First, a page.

Tuesday, October 20, 2009


Woo hoo the sun is out and the thermometer has pushed through the 6°C barrier! Breakfast was good - though down three flights of outdoor stairs to the restaurant and back up after brekky. Watered down Tang, cereals, eggs scrambled and/or fried and little frankfurter sausages as well as cold meats and cheeses. Yoghurt and coffee finished us off. The Germans were in for brekky too - some before us, some after. Anyway, it was well before 9 am when we had finished and we are out the door right on 10. Villa Nova was a nice introduction to Herzegovina. Neum is quite a surprise - there are literally hundreds of apartments and hotels. It is a lovely spot on a finger of the Adriatic Sea, but just not what I had expected!

Given that the sun is out and the wind is not, we are headed back to Ston to walk some of the walls and have a little look see. Now, when we get there, those walls look might long and very very steep. Michael is brave, Donna and I are not!!! So off he sets. Its not long before we see him as a mere speck in his bright orange jacket - if it weren't for that, we could not have seen him at all. Donna and I head off to have a look around Ston - and are done in about 20 minutes! I guess that it is their off season and not much is open - although it really doesn't look like there is much to open. There are quite a few restaurants, although we only see one open at this hour of the day. A couple of old buildings that house the remnants of rescued masonry from others that are either in ruins or no longer exist are all else that hold any interest. There is an old church, but it is in ruins and boarded off.

We walk through the only standing city gate to see the salt ponds across the road. While the ponds still exist, they do not appear to be the ones that are actively being used at the moment. However, on the rusted rail line at the front of the closest pool is a rusted and timbered salt cart - full of salt. It is dirty and caked and neither of us are keen to taste it, but it can be nothing else. Guess that before it would be used, it would be washed. This however is here as a display I would imagine.

(Michael here) Seeing the walls from a distance one could be excused from assuming they looking at a section of the Great Wall in China. This is no exaggeration, until you get closer to this wonder. Like the Great Wall, the walls of Ston scale the steep incline of the mountains and meet at a higher fort.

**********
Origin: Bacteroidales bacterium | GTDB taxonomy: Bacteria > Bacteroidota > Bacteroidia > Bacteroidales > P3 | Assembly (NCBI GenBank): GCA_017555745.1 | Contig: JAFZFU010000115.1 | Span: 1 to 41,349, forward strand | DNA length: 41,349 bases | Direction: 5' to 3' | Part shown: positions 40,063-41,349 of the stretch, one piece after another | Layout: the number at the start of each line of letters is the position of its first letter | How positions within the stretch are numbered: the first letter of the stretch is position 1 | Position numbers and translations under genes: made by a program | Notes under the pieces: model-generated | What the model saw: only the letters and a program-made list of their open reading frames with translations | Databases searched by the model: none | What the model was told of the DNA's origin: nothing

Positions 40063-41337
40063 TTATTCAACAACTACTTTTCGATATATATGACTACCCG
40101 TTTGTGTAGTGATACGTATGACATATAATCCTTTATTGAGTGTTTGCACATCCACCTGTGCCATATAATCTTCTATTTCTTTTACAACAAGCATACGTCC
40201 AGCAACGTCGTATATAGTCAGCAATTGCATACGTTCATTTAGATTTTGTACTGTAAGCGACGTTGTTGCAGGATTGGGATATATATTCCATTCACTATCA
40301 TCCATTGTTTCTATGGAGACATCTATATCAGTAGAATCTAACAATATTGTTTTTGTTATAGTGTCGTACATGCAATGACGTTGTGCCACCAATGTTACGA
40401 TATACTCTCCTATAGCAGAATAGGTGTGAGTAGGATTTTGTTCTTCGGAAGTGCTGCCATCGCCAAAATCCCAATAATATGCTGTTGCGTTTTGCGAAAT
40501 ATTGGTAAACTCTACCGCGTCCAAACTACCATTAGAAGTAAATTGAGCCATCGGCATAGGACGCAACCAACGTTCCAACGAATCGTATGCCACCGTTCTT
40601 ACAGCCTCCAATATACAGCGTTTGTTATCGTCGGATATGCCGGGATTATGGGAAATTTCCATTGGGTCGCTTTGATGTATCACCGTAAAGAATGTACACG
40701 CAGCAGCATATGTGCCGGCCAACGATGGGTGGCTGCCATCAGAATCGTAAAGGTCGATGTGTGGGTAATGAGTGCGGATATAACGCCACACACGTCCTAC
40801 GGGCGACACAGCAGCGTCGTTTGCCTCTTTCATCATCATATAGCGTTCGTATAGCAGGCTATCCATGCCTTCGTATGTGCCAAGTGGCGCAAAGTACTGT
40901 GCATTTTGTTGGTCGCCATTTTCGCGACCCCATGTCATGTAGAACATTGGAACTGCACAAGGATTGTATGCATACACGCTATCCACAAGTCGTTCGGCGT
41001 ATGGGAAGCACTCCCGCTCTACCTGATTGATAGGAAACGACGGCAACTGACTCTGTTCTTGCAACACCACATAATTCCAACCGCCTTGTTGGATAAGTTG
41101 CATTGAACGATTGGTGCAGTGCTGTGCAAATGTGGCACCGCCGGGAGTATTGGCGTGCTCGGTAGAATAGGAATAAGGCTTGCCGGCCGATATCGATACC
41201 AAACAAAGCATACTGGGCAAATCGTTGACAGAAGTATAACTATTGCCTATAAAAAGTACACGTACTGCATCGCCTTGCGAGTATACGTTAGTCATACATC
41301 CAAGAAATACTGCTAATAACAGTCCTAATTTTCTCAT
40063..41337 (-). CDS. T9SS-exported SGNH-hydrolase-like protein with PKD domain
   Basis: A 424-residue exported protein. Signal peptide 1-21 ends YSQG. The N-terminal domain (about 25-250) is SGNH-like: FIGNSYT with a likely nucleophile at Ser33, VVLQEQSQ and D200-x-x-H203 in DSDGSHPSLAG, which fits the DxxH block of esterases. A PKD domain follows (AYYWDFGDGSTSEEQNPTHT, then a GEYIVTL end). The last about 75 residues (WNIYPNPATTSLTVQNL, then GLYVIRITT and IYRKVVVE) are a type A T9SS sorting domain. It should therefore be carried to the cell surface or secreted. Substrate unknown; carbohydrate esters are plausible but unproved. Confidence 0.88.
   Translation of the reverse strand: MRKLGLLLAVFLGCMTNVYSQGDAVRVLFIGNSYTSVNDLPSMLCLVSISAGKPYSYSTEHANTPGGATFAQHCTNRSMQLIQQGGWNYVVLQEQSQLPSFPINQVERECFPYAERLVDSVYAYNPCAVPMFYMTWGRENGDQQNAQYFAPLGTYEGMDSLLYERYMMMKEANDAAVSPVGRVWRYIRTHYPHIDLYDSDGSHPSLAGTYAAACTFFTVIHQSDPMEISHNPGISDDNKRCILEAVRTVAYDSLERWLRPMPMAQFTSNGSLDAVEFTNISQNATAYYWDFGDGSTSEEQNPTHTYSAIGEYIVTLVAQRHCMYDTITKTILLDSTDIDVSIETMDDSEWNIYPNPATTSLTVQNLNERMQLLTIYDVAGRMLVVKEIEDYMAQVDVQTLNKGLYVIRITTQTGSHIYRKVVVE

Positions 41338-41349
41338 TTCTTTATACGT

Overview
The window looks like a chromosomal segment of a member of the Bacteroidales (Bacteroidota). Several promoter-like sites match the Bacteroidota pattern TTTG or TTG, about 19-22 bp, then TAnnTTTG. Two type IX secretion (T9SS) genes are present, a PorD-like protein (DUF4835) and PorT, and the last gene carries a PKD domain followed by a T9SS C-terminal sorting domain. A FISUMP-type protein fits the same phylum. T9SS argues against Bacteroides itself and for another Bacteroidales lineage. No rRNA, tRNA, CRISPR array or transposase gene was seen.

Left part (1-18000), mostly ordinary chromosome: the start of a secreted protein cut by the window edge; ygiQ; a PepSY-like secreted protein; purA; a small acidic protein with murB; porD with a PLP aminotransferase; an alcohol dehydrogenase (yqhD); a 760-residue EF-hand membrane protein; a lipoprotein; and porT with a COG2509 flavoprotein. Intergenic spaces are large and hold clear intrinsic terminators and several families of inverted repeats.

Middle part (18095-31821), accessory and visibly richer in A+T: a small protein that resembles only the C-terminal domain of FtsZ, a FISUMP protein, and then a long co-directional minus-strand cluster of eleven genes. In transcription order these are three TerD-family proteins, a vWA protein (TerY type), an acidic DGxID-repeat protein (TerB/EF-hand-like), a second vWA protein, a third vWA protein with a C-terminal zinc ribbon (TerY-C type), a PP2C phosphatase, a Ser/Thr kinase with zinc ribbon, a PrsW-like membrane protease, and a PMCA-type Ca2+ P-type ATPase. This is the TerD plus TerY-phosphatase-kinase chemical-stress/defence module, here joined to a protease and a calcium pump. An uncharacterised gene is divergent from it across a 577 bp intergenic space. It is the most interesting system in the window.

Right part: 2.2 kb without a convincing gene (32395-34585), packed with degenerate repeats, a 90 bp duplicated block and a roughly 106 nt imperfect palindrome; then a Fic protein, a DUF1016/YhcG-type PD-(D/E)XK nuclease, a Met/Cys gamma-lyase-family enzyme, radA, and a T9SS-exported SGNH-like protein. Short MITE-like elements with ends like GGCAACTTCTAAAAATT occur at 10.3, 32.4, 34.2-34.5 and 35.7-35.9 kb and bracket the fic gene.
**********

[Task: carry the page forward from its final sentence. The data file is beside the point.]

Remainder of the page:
Before climbing the walls, you get a feeling that this amazing feat of engineering evolved through a siege mentallity. The whole structure possesses all of these elements: a Barbican, bastions, redoubts, listening posts, interconnecting towers and crenulations. However, it's these snaking walls which takes one's breath away.

Maria and Donna opt out from taking a stroll along the walls, albeit, I part with 30Kn for the priviledge to do so. As I hand over the fee, the ticket seller instructs me which sections of the wall I can explore and asks whether I suffer from a heart condition. It is sufficient warning to alert me for the type of exertion I can expect! Regrettably, I'm restricted to the lower walls, as those which snake upwards to the summit have been closed to the public due to ongoing repairs.

However, I set forth and brace myself for the upward climb. I must admit the climb is quite arduous, considering I have scaled towers with over 800 stairs during our travels. The acute gradient is not realised until see the angle of the incline and indeed walk it. 'Rest' stops are positoned at regular intervals which allow us 'wayfarers' to admire the view.

Upon arriving at the central bastion, you get clear image of the expanse of the fortress (and at the same time providing a respite for one to catch their breath). In the 'baillie', between the bastion and the old town, the foundations of mediaeval buildings can be discerned amongst the undergrowth. Many of the foundations have been converted into gardens by some residents. The vista rolling out beyond the old town also took in the broad acreage of the salt ponds. Anyhow, I continue with the downward journey which had taken me to the lower bastion and outer barbican. It is apparent that quite a large amount of consolidation and restoration work is ongoing. The outer barbican appears to have had extensive work completed on its walls and parapets.